The struggling figure in Blake’s “Help! Help!” bears striking visual resemblances to Copley’s figure of the endangered and seemingly helpless Brook Watson, which figure is itself borrowed from the figure of a helpless child in Raphael’s last altarpiece.7↤ 7 Williams 30. The relationship of Blake’s little figure to Copley’s monumental one becomes even more striking when we recall that in reproductive engraving the engraver generally reverses the right-left orientation of his or her original, which in this case would produce a figure very much like that which Blake has drawn, complete with dramatically extended hand and with hair streaming out and away in the water from the figure’s head. The waves in Blake’s engraving are likewise much like those in Copley’s painting. Norvig makes much of the curious begin page 94 | ↑ back to top unidentified object that bobs on the crest of the wave to the right of the man’s arm in Blake’s engraving. I have no idea, either, of what this is supposed to be, nor does either the painted or the engraved version of Copley’s picture offer any useful guidance. There is something there, certainly, perhaps a bobber or flotation device of some sort (the specks on the object might be taken to suggest the texture of cork, for instance). Even under magnification, however, the object refuses to divulge its identity with any certainty.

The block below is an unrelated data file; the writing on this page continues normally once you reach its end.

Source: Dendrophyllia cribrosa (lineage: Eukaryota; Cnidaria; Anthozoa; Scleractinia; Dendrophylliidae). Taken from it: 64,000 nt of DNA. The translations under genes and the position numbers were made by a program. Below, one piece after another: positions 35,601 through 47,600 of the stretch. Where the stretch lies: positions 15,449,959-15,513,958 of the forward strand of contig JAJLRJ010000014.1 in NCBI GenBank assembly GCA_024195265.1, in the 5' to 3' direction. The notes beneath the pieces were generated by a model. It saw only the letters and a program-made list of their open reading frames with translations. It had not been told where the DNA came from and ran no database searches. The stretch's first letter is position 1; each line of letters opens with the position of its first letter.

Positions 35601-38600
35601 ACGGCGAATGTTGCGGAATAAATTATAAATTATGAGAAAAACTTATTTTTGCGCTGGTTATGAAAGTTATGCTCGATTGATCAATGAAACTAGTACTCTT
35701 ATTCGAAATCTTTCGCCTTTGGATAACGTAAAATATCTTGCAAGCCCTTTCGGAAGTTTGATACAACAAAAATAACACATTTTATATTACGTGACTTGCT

Finally, a clear thematic connection exists between the two images. In the Copley the figure of Watson (whose vulnerability is underscored by his being rendered naked) is seemingly faced with imminent destruction: the various efforts of would-be rescuers appear to be both ineffective and too late. Even the life-line that has been offered Watson proves valueless, draped as it is across the extended forearm of the unresponsive Watson. Blake’s engraving only makes physically explicit (by actually isolating the struggling figure) what is implicit in Copley’s painting: the apparently total inability of the struggling figure to help, or to save, himself. Whether we take Geoffrey Keynes’ word that Blake’s emblem is “self-explanatory”—that it depicts “Man drowning helplessly in the materialistic Sea of Time and Space”—or whether we go further and agree with Gerda Norvig that the engraving asserts that drowning in the disappointed recognition that what one desires is out of reach constitutes “the next critical stage in the integration of the whole man,”8↤ 8 William Blake, The Gates of Paradise, ed. Geoffrey Keynes, 3 vols. (London: Trianon Press/Blake Trust, 1968)1: 17; Norvig 65-66. the fact remains that both Blake’s image and Copley’s portray individuals in desperate straits indeed. That Copley’s Watson cannot be helped by his friends would have been less important to Blake—though he would have appreciated the pathos—than the fact that he cannot help himself, as the neglected life-line indicates. It is this thematic connection that seems to me to underscore the validity of recognizing in Blake’s apparent borrowing from Watson and the Shark a connotation that is intellectual as well as merely iconographical.